In a die casting machine in accordance with a preferred implementation of the invention, which includes a shot cylinder having a ram for injecting metal into a die cavity, an electrohydraulic system for controlling operation of the shot cylinder includes an actuator coupled to the shot cylinder ram. A valve supplies hydraulic fluid to the actuator cylinder as a function of valve control signals. Microprocessor-based digital control electronics includes memory for storing a desired ram velocity profile as an incremental function of ram position. The control circuitry is responsive to signals from a sensor coupled to the actuator indicative of position at the ram for retrieving corresponding velocity signals from memory, and supplying control signals to the valve as a function of such profile velocity signals. The control circuitry further includes facility for adjusting impact of the shot cylinder ram at the end of a cavity-filling stroke as a function of ram and actuator position and/or pressure independently of the velocity/position profile to reduce separation and flashing at the die cavity, and to reduce impact wear and fatigue on the overall die casting machine. A keyboard and associated operator display provide operator programmability and selection from a plurality of velocity/position profiles. The actuator and cylinder ram may be advanced in a manual mode of operation for adjustment and calibration proposes. A display associated with the keyboard graphically illustrates desired and actual velocity/position profiles during operation, together with a profile of actuator drive pressure versus position.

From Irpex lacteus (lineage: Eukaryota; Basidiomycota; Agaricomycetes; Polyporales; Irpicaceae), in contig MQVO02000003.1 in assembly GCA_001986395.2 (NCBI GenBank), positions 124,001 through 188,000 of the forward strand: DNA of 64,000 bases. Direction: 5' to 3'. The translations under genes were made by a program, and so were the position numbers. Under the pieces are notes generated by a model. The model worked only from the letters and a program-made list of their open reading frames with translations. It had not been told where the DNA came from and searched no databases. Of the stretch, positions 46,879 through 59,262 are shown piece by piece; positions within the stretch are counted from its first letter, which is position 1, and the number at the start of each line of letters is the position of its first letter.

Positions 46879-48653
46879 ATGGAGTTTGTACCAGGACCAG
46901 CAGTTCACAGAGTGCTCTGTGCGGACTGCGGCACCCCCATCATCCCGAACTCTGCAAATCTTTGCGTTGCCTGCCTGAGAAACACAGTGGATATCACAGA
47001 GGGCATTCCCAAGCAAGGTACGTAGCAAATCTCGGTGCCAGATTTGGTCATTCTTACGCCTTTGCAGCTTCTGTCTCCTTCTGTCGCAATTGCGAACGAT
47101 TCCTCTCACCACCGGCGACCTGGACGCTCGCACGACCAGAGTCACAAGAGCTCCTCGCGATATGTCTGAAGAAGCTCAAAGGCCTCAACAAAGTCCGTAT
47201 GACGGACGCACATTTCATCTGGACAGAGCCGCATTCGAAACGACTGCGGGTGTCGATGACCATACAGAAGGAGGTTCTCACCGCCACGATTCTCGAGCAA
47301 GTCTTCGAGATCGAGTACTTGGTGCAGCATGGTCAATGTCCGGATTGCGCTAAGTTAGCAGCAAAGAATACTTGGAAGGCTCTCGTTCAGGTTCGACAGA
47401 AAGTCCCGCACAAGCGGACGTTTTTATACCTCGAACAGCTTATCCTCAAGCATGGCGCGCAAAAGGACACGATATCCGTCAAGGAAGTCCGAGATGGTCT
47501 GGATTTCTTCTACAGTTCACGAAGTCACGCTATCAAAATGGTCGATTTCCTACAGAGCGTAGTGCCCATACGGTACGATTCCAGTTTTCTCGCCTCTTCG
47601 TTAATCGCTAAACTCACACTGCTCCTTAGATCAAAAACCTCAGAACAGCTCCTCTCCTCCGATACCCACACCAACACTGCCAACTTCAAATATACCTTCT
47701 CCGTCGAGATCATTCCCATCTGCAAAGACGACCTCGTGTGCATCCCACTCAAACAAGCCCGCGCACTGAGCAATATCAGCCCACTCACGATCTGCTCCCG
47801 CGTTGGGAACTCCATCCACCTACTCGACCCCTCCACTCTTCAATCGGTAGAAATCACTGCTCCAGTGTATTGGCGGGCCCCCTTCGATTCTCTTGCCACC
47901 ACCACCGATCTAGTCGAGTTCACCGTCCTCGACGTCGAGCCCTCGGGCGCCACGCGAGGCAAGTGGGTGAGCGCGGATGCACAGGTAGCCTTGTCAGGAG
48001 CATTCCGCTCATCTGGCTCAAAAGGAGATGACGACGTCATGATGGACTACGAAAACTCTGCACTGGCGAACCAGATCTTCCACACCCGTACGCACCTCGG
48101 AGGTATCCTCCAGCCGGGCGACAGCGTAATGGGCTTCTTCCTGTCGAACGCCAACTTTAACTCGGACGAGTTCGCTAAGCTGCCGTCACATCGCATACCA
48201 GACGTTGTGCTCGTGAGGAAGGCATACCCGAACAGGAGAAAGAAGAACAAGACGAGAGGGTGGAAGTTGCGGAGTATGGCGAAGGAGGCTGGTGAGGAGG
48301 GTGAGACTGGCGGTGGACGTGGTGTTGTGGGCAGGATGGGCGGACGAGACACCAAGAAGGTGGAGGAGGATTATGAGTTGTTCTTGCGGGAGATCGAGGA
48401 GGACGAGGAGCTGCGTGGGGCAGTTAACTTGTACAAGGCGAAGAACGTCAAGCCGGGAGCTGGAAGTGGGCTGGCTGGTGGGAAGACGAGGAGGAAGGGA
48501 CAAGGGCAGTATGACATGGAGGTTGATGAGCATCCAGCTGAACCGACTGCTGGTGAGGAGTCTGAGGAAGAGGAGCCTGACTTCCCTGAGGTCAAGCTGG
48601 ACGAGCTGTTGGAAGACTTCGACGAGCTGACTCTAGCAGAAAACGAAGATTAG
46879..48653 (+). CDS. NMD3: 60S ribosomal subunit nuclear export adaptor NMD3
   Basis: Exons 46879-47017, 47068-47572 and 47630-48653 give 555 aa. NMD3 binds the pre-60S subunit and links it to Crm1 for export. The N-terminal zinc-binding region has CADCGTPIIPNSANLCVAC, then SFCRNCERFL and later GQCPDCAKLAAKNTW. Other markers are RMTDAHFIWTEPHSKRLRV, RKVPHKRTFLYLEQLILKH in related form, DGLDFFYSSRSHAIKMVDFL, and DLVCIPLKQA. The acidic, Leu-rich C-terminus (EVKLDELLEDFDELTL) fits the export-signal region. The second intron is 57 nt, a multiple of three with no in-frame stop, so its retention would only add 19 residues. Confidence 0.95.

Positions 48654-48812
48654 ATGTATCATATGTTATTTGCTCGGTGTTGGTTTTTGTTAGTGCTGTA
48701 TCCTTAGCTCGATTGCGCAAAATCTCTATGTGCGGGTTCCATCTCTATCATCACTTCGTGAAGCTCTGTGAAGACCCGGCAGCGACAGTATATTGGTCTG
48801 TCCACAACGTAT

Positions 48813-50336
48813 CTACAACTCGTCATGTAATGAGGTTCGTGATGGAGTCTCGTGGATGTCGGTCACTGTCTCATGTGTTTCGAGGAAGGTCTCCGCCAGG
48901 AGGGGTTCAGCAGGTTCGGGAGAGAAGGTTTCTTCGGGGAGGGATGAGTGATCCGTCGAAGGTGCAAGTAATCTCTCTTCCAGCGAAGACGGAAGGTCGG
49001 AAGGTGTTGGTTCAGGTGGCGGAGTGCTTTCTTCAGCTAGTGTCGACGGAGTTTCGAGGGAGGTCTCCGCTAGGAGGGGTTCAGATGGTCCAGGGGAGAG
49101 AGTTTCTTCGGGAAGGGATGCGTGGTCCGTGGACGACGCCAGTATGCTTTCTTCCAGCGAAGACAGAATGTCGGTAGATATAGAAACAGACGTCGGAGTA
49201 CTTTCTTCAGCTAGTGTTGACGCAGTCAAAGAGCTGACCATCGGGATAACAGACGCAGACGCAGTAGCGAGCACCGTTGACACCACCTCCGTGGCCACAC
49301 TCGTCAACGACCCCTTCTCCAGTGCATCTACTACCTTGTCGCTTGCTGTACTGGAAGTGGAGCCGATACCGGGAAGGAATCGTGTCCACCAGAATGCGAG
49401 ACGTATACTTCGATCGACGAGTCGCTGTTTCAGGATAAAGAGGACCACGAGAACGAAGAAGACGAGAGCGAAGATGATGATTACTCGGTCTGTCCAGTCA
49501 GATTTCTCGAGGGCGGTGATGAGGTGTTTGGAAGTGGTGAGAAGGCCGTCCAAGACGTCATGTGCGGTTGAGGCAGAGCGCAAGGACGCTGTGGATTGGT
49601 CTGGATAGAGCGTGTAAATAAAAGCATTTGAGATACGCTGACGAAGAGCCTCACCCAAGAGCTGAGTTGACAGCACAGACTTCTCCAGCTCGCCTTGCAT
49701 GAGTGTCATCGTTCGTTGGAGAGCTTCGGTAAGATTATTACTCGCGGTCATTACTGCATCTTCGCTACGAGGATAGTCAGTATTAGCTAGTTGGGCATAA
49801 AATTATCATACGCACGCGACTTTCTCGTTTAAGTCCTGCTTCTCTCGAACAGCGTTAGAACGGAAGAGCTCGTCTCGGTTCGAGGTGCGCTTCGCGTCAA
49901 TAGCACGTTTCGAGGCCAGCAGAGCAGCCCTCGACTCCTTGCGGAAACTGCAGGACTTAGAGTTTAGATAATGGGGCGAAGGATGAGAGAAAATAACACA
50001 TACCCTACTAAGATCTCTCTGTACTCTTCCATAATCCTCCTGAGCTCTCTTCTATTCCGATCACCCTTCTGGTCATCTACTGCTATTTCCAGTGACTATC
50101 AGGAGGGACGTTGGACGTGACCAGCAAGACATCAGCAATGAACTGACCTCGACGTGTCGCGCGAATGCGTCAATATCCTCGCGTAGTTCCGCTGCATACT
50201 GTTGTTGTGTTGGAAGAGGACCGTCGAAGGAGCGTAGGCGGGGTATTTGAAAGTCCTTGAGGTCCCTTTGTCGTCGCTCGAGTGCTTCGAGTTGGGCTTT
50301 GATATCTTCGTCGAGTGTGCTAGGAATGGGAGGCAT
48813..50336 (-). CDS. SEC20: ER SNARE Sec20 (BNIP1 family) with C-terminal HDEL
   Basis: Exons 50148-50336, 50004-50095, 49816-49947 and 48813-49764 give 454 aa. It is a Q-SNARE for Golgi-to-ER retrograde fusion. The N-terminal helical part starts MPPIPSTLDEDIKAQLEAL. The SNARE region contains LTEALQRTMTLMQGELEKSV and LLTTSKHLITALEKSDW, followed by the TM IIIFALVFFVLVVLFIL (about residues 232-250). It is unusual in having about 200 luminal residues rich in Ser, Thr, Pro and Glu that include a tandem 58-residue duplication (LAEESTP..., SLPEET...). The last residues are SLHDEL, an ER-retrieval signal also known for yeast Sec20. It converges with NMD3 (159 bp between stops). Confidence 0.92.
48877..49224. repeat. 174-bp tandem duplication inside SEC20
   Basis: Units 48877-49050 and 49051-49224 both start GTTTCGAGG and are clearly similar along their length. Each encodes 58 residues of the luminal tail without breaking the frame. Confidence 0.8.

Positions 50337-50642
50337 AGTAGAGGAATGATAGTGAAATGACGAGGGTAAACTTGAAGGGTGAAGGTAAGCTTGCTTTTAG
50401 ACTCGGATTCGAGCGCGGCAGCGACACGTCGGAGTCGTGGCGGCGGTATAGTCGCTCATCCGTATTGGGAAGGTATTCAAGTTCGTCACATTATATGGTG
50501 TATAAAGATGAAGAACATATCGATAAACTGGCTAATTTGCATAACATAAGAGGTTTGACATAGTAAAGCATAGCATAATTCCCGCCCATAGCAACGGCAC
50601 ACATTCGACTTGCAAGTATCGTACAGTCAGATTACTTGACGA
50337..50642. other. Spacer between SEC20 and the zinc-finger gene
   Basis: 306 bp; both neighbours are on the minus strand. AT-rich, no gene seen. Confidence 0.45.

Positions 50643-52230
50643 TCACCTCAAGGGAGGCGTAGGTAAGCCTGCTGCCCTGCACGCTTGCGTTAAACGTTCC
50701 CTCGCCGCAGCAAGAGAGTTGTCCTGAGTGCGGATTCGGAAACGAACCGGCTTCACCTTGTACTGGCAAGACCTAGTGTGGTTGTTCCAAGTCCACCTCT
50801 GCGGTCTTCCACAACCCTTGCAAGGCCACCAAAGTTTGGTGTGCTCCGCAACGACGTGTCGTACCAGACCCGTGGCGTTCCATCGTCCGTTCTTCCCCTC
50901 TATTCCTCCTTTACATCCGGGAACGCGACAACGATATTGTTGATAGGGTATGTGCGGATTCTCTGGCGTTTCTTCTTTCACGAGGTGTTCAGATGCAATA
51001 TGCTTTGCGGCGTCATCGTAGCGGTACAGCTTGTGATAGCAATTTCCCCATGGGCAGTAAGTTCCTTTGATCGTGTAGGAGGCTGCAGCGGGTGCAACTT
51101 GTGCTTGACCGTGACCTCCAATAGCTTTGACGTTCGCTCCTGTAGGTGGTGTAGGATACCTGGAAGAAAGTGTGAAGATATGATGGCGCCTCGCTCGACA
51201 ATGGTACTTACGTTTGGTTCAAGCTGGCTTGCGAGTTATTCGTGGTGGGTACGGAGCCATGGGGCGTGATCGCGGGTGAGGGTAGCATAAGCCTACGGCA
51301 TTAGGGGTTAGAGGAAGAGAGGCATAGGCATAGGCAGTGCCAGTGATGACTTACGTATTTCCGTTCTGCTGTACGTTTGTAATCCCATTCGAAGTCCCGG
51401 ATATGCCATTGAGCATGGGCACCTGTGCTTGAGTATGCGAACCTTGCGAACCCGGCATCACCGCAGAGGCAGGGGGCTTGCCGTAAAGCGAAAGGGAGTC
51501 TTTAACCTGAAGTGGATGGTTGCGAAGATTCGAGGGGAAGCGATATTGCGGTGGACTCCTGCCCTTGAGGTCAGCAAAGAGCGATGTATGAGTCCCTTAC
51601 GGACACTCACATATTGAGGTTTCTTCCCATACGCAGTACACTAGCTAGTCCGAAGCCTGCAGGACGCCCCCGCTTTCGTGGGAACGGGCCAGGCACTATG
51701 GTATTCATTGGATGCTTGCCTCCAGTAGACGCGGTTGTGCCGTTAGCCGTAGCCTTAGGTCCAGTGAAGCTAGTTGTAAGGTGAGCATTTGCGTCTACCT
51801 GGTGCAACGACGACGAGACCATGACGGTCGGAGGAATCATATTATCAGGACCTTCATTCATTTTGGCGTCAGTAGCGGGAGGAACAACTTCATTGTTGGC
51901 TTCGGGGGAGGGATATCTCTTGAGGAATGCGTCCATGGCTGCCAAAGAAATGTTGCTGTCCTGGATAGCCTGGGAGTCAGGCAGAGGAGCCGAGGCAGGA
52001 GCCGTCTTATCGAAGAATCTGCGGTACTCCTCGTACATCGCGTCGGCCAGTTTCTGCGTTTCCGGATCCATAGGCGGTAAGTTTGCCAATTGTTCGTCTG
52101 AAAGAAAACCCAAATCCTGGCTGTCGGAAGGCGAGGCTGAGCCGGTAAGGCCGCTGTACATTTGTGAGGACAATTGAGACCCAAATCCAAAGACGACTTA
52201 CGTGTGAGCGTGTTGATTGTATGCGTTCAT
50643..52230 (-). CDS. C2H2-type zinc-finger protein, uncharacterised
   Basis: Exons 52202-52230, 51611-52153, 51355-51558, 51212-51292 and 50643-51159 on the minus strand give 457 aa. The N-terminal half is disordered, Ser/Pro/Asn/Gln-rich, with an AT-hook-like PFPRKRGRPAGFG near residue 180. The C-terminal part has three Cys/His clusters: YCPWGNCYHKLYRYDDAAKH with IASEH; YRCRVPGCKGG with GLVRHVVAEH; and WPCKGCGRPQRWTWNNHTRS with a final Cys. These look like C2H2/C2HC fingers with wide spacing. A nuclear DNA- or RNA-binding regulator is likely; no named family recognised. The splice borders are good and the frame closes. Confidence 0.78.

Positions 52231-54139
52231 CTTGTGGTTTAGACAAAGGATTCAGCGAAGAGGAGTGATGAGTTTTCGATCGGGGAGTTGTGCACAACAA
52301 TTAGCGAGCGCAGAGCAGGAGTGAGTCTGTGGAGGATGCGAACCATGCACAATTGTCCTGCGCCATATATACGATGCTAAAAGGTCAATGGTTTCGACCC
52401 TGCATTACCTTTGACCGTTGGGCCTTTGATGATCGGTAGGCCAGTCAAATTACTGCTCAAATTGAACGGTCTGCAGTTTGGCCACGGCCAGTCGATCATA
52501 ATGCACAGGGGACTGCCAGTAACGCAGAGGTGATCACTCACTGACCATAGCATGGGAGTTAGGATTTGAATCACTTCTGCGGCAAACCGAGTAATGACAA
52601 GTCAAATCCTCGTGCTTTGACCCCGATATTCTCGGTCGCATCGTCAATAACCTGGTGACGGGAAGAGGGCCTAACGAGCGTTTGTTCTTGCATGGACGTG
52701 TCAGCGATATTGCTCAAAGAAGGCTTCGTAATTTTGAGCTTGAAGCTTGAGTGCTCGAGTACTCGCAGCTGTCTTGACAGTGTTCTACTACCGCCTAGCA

The invention, together with additional objects, features and advantages thereof, will be best understood from the following description, the appended claims and the accompanying drawings in which:
FIG. 1 is a functional block diagram of a die casting machine and associated control system in accordance with a presently preferred implementation of the invention;
FIG. 2 is a side elevational view of the valve and associated controller assembly illustrated functionally in FIG. 1;
FIG. 3 is a section view of the hydraulic directional control valve illustrated in FIGS. 1 and 2;
FIG. 4 is a functional block diagram of the machine control computer in FIG. 1;
FIG. 5 is a functional block diagram of the valve controller in FIG. 1; and
FIGS. 6 and 7 are graphic illustrations useful in discussing operation of the invention.